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Developing Time Management and Organizational Skills for the Transition Back to School

Developing Time Management and Organizational Skills for the Transition Back to School

Typically, summer breaks mean late nights, sleeping in, a slower schedule, and less of a need to stay organized. Here are some tips to help you and your student get back into a routine for the fall school year:

  1. Start by gradually adopting a sleep schedule to best prepare your student.

Teens tend to stay up later, and even if your teen wants to go to bed later than the rest of your family, make sure everyone is aware of a “lights off” time in which electronic devices (e.g. phones, laptops, game consoles etc.) are stored and turned off for the night. This way if your student wants to stay up later – they can choose options like reading or other activities that are quiet. Helping them get into this mindset of a night-time routine will help them adjust to when their schedule forces them to have a stricter bedtime in the fall.

  1.  Invest in the tools your student needs to keep academics organized: different colored markers, binders, and notebooks; highlighter pens; and a calendar or whiteboard.

Like time management, organization often serves as a reflection of learning success. As one might imagine, a well-rested teen with strong note-taking skills, clearly labeled binders, and a detailed homework schedule will likely perform better. See if their teachers have posted material lists and talk to your student about what tools would be beneficial for each class. If it appears that your student’s English class will be doing a lot of reading, have them pick out a highlighter to use for highlighting significant moments in books. Or if your student has a teacher who strictly enforces an organized desk, find pencil cases that help your student keep their pencils and pens together.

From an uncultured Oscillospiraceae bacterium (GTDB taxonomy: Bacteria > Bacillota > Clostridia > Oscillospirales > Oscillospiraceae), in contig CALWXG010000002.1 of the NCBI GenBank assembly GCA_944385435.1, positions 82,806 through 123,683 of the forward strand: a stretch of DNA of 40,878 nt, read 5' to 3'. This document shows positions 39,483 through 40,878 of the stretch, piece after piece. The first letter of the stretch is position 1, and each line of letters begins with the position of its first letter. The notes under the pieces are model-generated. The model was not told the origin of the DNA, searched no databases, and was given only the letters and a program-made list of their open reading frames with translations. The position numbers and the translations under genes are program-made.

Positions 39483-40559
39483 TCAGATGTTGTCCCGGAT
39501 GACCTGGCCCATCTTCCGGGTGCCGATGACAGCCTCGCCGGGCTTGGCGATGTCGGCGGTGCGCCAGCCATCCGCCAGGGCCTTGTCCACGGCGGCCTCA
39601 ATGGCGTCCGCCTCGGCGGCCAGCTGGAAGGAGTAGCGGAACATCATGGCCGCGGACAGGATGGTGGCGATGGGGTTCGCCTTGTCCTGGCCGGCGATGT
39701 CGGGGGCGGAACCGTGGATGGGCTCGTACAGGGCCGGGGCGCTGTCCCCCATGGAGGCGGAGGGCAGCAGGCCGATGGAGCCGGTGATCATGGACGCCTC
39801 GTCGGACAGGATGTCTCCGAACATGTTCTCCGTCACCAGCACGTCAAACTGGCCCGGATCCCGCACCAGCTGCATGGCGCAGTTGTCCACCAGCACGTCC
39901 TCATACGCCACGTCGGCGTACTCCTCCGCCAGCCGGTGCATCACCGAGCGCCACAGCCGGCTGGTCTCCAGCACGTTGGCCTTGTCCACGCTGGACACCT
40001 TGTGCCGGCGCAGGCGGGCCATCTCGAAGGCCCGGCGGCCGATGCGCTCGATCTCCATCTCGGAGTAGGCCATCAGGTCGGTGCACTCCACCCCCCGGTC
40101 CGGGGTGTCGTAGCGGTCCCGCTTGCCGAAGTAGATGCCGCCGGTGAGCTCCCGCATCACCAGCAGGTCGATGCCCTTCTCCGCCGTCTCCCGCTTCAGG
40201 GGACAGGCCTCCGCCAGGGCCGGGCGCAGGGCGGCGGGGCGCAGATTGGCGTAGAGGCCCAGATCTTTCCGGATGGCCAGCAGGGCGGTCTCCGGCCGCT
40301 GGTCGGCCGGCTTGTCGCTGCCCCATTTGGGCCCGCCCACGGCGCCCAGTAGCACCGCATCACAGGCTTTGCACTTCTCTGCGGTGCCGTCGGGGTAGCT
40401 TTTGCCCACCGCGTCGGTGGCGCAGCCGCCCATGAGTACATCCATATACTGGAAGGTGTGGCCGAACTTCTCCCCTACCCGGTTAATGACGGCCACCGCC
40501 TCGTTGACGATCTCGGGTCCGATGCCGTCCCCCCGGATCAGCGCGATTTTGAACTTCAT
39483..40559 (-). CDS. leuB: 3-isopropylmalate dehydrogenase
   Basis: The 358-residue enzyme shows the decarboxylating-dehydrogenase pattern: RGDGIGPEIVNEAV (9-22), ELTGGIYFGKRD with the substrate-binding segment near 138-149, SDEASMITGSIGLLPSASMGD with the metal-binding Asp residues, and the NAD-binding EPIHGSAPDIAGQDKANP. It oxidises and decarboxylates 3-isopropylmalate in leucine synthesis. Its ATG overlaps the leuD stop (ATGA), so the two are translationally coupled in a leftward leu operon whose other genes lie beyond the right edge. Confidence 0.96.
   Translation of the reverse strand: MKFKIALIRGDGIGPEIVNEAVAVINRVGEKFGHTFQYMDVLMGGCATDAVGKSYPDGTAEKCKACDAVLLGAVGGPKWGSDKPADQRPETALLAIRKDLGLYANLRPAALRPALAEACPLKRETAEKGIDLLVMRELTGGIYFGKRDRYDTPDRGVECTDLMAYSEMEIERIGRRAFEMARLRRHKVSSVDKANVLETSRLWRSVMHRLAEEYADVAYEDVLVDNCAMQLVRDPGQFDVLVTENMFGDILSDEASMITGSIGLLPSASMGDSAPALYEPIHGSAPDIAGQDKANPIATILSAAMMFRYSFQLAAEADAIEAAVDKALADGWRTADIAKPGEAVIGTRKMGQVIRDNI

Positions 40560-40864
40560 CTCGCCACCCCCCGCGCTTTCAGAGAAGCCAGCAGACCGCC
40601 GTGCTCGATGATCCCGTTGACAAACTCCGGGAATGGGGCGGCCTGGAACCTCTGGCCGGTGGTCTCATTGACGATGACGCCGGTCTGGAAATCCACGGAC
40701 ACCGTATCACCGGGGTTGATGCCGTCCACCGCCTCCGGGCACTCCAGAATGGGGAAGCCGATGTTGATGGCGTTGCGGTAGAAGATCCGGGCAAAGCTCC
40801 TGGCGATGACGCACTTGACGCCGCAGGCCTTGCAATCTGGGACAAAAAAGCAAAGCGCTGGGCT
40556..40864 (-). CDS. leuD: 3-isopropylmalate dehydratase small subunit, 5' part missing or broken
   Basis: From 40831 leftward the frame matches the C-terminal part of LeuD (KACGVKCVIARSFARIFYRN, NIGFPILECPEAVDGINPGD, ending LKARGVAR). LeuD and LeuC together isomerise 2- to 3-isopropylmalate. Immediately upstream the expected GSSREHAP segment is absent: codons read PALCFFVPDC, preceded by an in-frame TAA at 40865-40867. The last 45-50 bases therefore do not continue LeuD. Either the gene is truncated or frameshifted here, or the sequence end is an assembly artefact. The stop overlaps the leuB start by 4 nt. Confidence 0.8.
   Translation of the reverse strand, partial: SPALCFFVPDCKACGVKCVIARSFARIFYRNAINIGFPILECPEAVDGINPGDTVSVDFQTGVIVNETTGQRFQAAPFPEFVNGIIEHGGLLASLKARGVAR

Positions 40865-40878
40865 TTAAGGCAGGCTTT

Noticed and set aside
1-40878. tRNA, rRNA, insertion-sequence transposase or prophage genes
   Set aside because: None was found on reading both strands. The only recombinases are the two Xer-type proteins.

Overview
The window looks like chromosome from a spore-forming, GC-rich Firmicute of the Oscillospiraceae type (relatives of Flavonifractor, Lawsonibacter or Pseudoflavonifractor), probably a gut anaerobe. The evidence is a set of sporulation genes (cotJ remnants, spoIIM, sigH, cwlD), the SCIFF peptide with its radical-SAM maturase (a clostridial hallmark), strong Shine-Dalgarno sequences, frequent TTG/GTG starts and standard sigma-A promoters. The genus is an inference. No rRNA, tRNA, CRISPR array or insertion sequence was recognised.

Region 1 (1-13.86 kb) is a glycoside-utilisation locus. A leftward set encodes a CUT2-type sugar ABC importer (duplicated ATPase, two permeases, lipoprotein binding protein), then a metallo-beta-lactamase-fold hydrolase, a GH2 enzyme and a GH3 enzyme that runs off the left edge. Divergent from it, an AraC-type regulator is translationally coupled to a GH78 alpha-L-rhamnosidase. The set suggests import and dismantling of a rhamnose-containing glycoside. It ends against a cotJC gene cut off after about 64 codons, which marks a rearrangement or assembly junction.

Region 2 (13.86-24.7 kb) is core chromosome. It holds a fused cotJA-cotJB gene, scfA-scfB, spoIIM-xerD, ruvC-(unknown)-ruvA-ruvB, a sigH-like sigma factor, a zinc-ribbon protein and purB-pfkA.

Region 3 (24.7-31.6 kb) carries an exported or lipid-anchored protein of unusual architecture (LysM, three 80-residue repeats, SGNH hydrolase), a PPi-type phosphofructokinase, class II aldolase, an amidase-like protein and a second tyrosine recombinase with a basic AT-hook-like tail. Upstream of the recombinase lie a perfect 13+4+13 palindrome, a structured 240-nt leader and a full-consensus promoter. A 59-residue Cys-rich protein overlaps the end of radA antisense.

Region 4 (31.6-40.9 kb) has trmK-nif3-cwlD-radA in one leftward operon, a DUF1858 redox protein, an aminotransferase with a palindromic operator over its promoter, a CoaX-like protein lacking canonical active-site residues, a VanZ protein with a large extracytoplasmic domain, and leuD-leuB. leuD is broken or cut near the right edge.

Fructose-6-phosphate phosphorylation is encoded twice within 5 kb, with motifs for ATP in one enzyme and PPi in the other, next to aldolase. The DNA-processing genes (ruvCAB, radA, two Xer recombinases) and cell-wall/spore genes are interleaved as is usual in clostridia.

1.  Designate a quiet space in your living quarters—whether it’s a desk, fold-up table, or the dining room table—to establish a learning environment without distraction.

While your student may have done “school” at your kitchen table last year, take the opportunity before school starts to prepare a quiet zone for your student to work on homework. After a year of working from home, and doing school from home, you and your student may have some new ideas to make your home workspaces better suited to your home.

Not only will being intentional with you and your student’s organization and time management this fall help them start the school year off strong, but it will also help them start off with confidence. How are you helping your student get organized for the fall?